DIY has announced a new project in collaboration with The Open University to develop an online learning programm in innovation, based on the DIY Toolkit. The project is supported with funding from the Rockefeller Foundation.
More information here.
In spring 2015, U.S. News asked top college officials to identify institutions in their Best Colleges ranking category that are making the most innovative improvements in terms of curriculum, faculty, students, campus life, technology or facilities. I am glad to see most of them are engineering schools! Review the list here.
The web changes everything: relationships, education, media and now innovation. “How can we think about innovation in a more digitally and socially connected world?” Mohanbir Sawhney reveals the three biggest changes that are affecting the way we innovate. Watch the 2.5 min video here.
MIT authors warn government is spending ever-smaller share of budget on basic research. “Though the U.S. leads the world in total R&D outlays, Europe and Asia have been raising their government investment. The Battelle Memorial Institute, a basic-research lab, and R&D Magazine estimated in 2013 that China would spend more than $600 billion annually on R&D by the early 2020s, making it the world’s biggest such investor. The same report estimated that U.S. R&D spending would total $465 billion, or 2.8% of gross domestic product, in 2014. For China, spending was pegged at $284 billion, or 2% of GDP.”
“Being an innovation leader doesn’t arise from (just) having a national industrial policy. Government does play a catalytic role in funding basic research, but the country (referring to the US) also provides a flexible labor market and skilled workforce, unobtrusive business regulation, strong property rights, efficient capital markets and a large domestic market with many early adopter consumers.”
People, well trained people, are THE fundamental rock for innovation for economic and social well being. Read the full Wall Street Journal article
Making classes more interactive and fun… And teaching teachers how to teach. What would take for all of higher education to do this? Read UC Davis’s approach in this NY Times article here. At UPRM we’ve been doing this for years – no wonder so many companies come to recruit our graduates.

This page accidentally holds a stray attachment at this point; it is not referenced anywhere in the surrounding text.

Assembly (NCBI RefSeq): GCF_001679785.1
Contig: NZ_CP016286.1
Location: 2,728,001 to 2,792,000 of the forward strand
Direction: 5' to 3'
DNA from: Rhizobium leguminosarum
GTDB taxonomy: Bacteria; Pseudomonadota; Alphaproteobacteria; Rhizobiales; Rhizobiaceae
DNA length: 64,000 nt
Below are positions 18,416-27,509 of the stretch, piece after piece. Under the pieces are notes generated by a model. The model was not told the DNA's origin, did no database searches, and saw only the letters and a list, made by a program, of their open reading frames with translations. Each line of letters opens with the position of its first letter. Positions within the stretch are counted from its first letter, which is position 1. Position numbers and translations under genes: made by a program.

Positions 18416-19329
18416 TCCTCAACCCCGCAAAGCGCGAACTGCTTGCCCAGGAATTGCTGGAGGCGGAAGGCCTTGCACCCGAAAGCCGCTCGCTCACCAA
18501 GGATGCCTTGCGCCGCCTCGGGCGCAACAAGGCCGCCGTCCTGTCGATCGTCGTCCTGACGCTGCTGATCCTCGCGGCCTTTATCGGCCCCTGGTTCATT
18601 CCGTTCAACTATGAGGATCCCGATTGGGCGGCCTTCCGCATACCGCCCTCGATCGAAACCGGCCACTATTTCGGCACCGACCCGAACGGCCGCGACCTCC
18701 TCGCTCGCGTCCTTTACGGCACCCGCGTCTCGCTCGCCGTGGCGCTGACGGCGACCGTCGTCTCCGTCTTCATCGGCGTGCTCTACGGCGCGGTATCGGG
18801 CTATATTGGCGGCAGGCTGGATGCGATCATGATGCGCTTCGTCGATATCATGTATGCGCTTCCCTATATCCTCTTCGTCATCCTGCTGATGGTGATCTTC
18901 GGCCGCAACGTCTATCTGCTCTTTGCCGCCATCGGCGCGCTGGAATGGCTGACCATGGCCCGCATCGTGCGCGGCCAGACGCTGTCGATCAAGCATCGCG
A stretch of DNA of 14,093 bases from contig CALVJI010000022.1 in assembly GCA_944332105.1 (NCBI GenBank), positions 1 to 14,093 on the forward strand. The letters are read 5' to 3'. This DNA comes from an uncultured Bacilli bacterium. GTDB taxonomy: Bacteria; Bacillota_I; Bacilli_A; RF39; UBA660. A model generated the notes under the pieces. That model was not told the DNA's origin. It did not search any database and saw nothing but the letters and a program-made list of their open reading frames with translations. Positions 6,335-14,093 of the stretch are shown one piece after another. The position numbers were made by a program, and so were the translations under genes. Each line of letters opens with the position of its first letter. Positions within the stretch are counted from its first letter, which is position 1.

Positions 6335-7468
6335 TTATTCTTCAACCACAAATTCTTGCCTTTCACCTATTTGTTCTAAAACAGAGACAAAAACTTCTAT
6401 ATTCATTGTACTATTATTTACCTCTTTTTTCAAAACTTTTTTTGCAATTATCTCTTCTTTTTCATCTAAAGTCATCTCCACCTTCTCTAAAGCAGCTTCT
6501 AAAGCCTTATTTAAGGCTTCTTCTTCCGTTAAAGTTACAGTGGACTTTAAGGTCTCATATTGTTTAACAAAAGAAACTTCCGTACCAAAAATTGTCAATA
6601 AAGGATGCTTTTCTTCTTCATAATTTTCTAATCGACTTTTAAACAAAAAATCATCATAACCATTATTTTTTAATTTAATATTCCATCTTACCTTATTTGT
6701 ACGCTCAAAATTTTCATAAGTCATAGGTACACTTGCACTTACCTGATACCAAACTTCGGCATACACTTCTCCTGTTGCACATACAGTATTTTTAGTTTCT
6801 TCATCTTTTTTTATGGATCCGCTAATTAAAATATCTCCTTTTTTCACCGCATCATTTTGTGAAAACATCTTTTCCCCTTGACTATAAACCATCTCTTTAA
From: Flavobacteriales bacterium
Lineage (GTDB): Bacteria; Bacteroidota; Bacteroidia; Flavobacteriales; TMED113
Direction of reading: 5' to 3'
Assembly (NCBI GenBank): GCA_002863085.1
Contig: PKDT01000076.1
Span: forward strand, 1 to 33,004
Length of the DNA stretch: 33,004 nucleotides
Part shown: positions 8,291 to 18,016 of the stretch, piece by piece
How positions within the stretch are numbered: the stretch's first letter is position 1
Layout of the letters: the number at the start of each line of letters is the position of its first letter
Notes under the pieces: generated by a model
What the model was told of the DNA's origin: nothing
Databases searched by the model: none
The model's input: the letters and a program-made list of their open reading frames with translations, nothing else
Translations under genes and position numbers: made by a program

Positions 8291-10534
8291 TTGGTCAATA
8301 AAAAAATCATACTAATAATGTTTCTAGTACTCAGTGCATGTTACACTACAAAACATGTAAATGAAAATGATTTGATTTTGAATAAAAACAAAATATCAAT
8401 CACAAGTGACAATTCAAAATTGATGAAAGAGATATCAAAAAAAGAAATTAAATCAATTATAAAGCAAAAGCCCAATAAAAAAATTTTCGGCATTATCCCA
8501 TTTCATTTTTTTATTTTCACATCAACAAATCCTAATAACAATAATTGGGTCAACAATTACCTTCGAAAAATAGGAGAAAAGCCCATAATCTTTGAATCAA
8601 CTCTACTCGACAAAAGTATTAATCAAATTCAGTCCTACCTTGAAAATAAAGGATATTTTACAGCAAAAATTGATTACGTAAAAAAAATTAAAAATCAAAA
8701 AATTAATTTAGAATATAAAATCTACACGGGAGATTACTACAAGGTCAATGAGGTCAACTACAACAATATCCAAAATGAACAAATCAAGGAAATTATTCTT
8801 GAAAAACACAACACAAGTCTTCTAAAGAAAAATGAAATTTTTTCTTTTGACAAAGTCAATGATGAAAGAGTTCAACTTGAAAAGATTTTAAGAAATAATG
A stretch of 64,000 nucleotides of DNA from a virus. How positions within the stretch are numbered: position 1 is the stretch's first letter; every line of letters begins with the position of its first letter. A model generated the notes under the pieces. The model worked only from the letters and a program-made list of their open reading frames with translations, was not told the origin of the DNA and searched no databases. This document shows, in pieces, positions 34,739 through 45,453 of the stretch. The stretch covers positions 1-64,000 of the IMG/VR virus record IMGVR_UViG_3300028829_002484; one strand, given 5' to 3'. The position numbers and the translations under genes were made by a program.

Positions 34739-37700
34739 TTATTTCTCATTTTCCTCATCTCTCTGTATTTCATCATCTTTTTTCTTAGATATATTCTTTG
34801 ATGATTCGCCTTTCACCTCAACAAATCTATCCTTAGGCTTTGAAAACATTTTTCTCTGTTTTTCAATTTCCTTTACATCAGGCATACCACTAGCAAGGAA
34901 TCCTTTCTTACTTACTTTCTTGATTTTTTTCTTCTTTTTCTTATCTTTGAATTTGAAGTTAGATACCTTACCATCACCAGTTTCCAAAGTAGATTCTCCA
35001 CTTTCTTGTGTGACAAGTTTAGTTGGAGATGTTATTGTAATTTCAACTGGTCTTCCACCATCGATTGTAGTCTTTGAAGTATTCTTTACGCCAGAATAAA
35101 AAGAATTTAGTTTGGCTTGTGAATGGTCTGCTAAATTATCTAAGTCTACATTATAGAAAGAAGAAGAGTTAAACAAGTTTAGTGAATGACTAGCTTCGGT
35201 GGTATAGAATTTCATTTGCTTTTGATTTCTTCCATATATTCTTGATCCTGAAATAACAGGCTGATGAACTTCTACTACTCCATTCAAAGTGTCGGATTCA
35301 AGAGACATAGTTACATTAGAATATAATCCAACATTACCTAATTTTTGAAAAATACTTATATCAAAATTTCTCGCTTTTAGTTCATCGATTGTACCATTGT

From min robots to nanotomors to self healing plastics to cheap cancer tests. Engineering is an awesome profession to help society! Click here or the image to see them all (from Product Design & Development)
This The Economist article describes efforts by Chinese government and universities to recruit and retain top notched nationals and foreigners into their talent pool as well as develop incentives and infrastructure (like this building at Tsinghua University). For economic development simple and straightforward. Impressive how this country identifies key challenges and addresses them.
Together with a group of colleagues/experts, I in some way have been contributing to this transformation the last 4 years through workshops and seminars on engineering curriculum innovation at Tsinghua University with deans, rectors and faculty from over 100 colleges of engineering. For more information on what we do, please go to www.innovahied.com or drop me an email (email@example.com)
This CHE article discusses how resources (money, time, others) and leadership support encourage change in the classroom through examples at Harvard and U of Michigan. Sharing of results and changing the incentive structure to recognize and reward teaching are also a must.
The same thing happened at the University of Puerto Rico system some years ago, when I led the Curriculum Innovation Center that provided small grants to SMET faculty to explore and document their innovations in the classroom.
It is with lots of excitement and enthusiasm that I share these news with all of you! After a long career in academia and industry, and in partnership with IIDEA@IFEES and LASPAU@HarvardUniversity, I have decided to dedicate my time and energy to help institutions walk the path of continuous innovation through InnovaHiEd.
Who We Are – a group of individuals who have dedicated their lives to improving higher education, especially, engineering education, many of whom are world known educators with prestigious awards and recognitions. They have transformed themselves, their institutions and higher education – and are making themselves available to help others through similar transformations.
What We Do – Our world-class award winning team can help your institution 1) assess your needs, 2) together with you, help develop your plans to address those needs, and 3) accompany you through your implementation phases, through:
We offer Mentoring & Consulting in Engineering Education Strategic Areas, including
Helping catalyze innovation in higher education